posted December 10, 2009 at 9:15 am

Obama initially took it even further than Holder in saying, “I don’t think it will be offensive at all when he’s convicted and when the death penalty is applied to him.” –
Not if but when. He later changed his position a bit as seen in that Reuters article.

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Travis Greene

posted December 10, 2009 at 10:12 am

Is a “show trial” worse than infinite detention with no trial or due process of any kind? A military tribunal or something like the Nuremburg trials might be another path.
I remain steadfast in opposition to the death penalty, even for this guy.

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posted December 10, 2009 at 10:56 am

“This trial will be a test of our resolve as a country to stand up to radical Islamic extremists. We have proven we can do it on the battlefield. Can we do it in our courtrooms as well?
It may be the deciding factor of whether or not the barbarians once again destroy Rome.”
David, I like and agree with your suggestion that we need to show we can deal with Islamic Extremism in the courtroom.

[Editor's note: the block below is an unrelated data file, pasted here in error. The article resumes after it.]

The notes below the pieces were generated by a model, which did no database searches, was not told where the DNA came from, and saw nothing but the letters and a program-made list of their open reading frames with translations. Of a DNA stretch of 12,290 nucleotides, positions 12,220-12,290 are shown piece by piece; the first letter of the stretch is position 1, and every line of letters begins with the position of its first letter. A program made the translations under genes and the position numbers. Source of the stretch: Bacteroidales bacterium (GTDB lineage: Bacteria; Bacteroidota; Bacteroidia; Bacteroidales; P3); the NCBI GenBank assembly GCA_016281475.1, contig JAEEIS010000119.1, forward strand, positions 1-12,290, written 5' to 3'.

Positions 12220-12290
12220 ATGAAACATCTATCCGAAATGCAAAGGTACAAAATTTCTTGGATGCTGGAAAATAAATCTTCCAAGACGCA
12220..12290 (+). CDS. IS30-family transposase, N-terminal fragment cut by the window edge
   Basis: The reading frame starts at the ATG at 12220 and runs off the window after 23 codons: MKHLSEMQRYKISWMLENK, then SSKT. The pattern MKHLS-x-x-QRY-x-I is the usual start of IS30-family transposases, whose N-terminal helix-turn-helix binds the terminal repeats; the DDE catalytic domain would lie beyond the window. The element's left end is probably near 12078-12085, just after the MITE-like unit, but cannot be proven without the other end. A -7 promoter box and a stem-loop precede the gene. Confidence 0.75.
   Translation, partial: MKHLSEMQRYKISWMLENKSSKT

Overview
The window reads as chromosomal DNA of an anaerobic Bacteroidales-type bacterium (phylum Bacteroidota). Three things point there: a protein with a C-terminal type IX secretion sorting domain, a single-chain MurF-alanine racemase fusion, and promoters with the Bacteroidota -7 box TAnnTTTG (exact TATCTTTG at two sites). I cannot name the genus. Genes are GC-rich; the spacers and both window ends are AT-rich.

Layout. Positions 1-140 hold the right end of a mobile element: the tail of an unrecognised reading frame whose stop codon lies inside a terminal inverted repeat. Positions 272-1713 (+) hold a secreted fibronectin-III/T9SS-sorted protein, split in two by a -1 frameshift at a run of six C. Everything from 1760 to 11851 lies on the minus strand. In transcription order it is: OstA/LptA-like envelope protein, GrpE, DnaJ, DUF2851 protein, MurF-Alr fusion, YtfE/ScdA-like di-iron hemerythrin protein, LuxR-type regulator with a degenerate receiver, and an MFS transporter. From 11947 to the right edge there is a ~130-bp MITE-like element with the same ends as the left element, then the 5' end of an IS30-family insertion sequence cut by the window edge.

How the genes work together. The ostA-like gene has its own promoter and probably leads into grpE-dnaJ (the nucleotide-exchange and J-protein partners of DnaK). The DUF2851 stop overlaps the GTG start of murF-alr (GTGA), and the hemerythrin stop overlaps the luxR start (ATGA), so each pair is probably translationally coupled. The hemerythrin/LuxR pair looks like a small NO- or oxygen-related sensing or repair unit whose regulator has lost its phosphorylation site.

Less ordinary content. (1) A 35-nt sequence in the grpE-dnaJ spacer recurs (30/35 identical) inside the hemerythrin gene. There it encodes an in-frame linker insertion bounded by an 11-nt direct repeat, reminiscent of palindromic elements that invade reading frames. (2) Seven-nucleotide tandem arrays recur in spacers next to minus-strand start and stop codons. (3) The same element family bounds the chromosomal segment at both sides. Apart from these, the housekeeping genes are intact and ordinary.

Do we really want to present ourselves as Rome, though?
Randy Gabrielse

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Ray Ingles

posted December 10, 2009 at 12:36 pm

According to what I’ve read, Britain and the Soviet Union were all for summary execution of the Nazis. It was the U.S. that held out for trials of the Nazi war criminals.
If we can try Nazis, we can try terrorists.

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posted December 10, 2009 at 7:03 pm

I can’t believe we’re having this conversation in this country. We’ve always tried enemy combatants in military tribunals. This show trial is going to be completely transparent to the whole world and probably embarrassing to us.

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Travis Greene

posted December 11, 2009 at 4:12 pm

Why would it be embarrassing?
Oh, right. Because we tortured the guy.

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posted December 11, 2009 at 8:51 pm

It’s going to make this problem 10x worse, I fear: